case VK_ESCAPE:
case VK_RETURN:
m_strInputText.Empty ();
m_nTextPos = 0;
break;

case VK_BACK:
if (m_nTextPos != 0) {
m_strInputText = m_strInputText.Left (m_nTextPos - 1) +

m_strInputText.Right (m_strInputText.GetLength () -
m_nTextPos);
m_nTextPos--;
}
break;

default:
if ((nChar >= 0) && (nChar <= 31))
return;

if (m_nTextPos == m_strInputText.GetLength ()) {
m_strInputText += nChar;
m_nTextPos++;
}
else
m_strInputText.SetAt (m_nTextPos++, nChar);

CSize size = dc.GetTextExtent (m_strInputText,
m_strInputText.GetLength ());

if ((m_ptTextOrigin.x + size.cx) > m_nTextLimit) {
m_strInputText = nChar;
m_nTextPos = 1;
}
break;
}

//
// Update the contents of the text box.
//
HideCaret ();
DrawInputText (&dc);
PositionCaret (&dc);
ShowCaret ();
}

void CMainWindow::OnKeyUp (UINT nChar, UINT nRepCnt, UINT nFlags)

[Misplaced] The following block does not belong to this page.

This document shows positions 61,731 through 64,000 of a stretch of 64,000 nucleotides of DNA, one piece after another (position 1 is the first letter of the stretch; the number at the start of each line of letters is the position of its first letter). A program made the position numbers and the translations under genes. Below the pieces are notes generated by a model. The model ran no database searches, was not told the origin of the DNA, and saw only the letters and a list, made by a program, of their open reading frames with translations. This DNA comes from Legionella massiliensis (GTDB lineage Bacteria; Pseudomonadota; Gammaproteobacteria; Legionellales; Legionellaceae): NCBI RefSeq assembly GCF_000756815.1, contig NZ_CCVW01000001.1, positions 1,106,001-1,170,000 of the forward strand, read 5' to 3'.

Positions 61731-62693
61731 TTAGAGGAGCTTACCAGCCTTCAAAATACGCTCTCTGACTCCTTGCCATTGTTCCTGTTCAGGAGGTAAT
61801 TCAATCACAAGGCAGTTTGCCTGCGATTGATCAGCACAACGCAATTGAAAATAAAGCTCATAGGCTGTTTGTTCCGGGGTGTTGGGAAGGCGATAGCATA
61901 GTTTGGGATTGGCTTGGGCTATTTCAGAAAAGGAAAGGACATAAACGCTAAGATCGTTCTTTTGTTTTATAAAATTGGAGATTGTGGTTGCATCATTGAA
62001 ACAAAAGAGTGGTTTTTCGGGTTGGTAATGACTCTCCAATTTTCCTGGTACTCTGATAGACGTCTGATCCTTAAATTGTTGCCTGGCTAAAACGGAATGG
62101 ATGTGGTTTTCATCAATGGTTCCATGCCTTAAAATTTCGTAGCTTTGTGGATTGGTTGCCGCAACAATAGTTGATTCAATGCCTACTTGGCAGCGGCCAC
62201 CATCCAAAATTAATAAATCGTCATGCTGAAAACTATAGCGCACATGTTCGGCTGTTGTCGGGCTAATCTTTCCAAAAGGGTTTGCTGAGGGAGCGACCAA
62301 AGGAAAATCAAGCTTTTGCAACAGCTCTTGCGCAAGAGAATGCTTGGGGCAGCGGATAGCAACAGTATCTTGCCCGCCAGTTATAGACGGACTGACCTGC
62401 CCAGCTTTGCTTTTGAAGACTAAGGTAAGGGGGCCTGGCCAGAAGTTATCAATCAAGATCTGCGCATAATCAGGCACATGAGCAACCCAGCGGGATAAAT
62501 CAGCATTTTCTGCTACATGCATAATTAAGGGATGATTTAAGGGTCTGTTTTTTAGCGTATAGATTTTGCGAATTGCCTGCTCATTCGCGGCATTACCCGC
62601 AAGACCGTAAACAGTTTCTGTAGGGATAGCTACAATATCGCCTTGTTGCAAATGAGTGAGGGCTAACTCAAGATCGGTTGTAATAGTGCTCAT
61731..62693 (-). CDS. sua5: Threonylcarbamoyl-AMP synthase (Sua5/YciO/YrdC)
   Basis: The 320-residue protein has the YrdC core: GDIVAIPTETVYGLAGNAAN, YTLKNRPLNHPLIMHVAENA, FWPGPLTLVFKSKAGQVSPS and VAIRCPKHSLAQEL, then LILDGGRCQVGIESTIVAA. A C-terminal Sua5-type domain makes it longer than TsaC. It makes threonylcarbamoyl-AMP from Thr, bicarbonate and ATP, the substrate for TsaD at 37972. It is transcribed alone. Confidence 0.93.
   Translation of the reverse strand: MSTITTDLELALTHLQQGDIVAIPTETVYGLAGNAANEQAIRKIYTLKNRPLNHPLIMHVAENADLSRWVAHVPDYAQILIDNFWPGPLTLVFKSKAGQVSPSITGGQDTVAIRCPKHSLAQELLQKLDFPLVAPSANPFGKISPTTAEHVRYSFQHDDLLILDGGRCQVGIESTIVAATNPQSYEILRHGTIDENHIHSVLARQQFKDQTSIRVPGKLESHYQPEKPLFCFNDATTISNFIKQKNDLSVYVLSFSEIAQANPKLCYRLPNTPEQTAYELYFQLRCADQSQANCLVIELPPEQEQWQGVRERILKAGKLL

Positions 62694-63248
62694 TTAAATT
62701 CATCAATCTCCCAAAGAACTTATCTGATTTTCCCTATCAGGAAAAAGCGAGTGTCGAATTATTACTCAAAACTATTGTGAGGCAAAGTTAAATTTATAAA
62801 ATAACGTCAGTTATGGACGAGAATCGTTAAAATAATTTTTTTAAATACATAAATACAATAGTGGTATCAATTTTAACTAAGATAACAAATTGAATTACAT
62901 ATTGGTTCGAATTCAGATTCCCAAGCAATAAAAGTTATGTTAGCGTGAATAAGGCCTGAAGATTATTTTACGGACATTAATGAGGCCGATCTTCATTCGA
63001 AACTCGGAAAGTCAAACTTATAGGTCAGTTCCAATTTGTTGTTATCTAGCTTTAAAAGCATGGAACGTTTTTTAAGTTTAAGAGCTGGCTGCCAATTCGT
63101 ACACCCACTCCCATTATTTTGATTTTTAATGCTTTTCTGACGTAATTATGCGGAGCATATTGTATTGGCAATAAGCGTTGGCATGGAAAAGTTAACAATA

{
ShowMessage (_T ("WM_KEYUP"), nChar, nRepCnt, nFlags);
CWnd::OnKeyUp (nChar, nRepCnt, nFlags);
}

void CMainWindow::OnSysKeyDown (UINT nChar, UINT nRepCnt, UINT nFlags)
{
ShowMessage (_T ("WM_SYSKEYDOWN"), nChar, nRepCnt, nFlags);
CWnd::OnSysKeyDown (nChar, nRepCnt, nFlags);
}
void CMainWindow::OnSysChar (UINT nChar, UINT nRepCnt, UINT nFlags)
{
ShowMessage (_T ("WM_SYSCHAR"), nChar, nRepCnt, nFlags);
CWnd::OnSysChar (nChar, nRepCnt, nFlags);
}

void CMainWindow::OnSysKeyUp (UINT nChar, UINT nRepCnt, UINT nFlags)
{
ShowMessage (_T ("WM_SYSKEYUP"), nChar, nRepCnt, nFlags);
CWnd::OnSysKeyUp (nChar, nRepCnt, nFlags);
}

void CMainWindow::PositionCaret (CDC* pDC)
{
BOOL bRelease = FALSE;

//
// Create a device context if pDC is NULL.
//
if (pDC == NULL) {
pDC = GetDC ();
bRelease = TRUE;
}

//
// Position the caret just right of the character whose 0-based